On and on it goes. I have so many noble ideals and keep gathering more and more ideas but somehow they never fully translate into my reality. I could use the excuse that I have three girls under the age of five, but half the blogging moms I read have five children, with twins on the way, and home school the oldest two. The truth is even when I had just two- okay, even when I didn’t have any children at all- I wasn’t knitting by the fire or baking my own bread or tending an organic garden. So why in the world do I think that if I just read a few more blogs and jot down a few more ideas I’ll suddenly be one of those moms? And not just one of them- I want to be all of them, if I’m honest. Which is exactly the problem: I want to be someone- a mom, a woman, a person- that I’m not. And when I admit that to myself I realize just how ridiculous and harmful all my blog envy is. Because even more than being artistic, healthy, earthy, organized, or inspiring, I want to be authentic. I want to be a great mom, but I want to do it as me, with all my strengths and foibles and macaroni and cheese lunches.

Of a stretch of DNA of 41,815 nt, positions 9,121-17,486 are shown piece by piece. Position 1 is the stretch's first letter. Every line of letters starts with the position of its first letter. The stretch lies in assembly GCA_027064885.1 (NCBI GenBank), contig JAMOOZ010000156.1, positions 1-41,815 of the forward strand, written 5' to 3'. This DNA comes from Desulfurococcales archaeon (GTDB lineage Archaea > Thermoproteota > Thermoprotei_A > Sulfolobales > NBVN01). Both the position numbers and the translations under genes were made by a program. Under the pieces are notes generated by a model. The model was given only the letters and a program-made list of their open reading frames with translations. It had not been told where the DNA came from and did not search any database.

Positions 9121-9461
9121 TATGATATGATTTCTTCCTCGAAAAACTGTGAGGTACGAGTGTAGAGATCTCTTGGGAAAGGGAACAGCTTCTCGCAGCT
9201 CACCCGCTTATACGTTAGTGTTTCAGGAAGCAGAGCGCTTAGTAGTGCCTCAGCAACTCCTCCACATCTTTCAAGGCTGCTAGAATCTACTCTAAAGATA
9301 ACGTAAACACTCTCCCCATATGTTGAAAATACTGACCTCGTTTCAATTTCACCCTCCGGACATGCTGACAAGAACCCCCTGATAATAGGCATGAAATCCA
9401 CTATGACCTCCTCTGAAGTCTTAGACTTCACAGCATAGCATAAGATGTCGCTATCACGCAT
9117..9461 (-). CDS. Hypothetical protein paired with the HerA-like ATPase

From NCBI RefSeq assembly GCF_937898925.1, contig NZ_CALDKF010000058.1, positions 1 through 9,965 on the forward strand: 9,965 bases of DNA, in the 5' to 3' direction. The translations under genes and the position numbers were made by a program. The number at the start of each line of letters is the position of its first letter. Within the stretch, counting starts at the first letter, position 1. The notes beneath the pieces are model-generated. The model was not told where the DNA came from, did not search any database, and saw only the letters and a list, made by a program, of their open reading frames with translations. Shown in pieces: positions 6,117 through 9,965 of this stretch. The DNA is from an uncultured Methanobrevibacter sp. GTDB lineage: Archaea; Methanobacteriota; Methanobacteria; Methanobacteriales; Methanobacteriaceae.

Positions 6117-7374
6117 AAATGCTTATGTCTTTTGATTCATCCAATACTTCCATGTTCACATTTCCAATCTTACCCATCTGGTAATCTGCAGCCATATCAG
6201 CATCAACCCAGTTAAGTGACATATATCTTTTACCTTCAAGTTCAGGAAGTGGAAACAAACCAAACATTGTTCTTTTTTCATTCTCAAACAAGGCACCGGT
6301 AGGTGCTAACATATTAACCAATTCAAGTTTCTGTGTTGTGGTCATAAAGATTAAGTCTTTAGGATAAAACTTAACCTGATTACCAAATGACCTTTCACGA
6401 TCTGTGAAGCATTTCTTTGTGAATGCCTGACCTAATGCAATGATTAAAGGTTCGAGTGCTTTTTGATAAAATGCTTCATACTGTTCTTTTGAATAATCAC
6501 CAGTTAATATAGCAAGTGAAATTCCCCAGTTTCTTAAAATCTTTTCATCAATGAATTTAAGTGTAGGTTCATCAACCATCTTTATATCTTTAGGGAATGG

Which is why the other night, after a particularly deflating round of blog posts, I turned off the computer and sat down with a good old-fashioned pen and blank piece of paper (store bought, you can be assured). I drew a big lopsided circle in the middle and labelled it Parenting. Then I wrote down my main parenting values- the things I really do care about and want for my children. The list wasn’t overly profound- lots of unstructured play, exposure to music, a culture of empathy. I included creativity and time outdoors, but envisioned it on a realistic scale: a basket of accessible washable markers, lots of masking tape, our outdoor plastic table. I listed prayers and silence, lots of reading, and high, consistent expectations. That’s it. That was my list. And as I wrote, I finally felt inspired. Not by someone else’s version of mothering, but by my own. It’s not that I don’t want to grow as mother or that my list won’t change in a few months. I still sit down at the computer looking for a new breakfast cookie recipe or art idea involving toilet paper rolls. However, I refuse to get sucked into the demoralizing cycle of trying to imitate someone else’s blog life. I’d rather spend that time actually mothering. As me.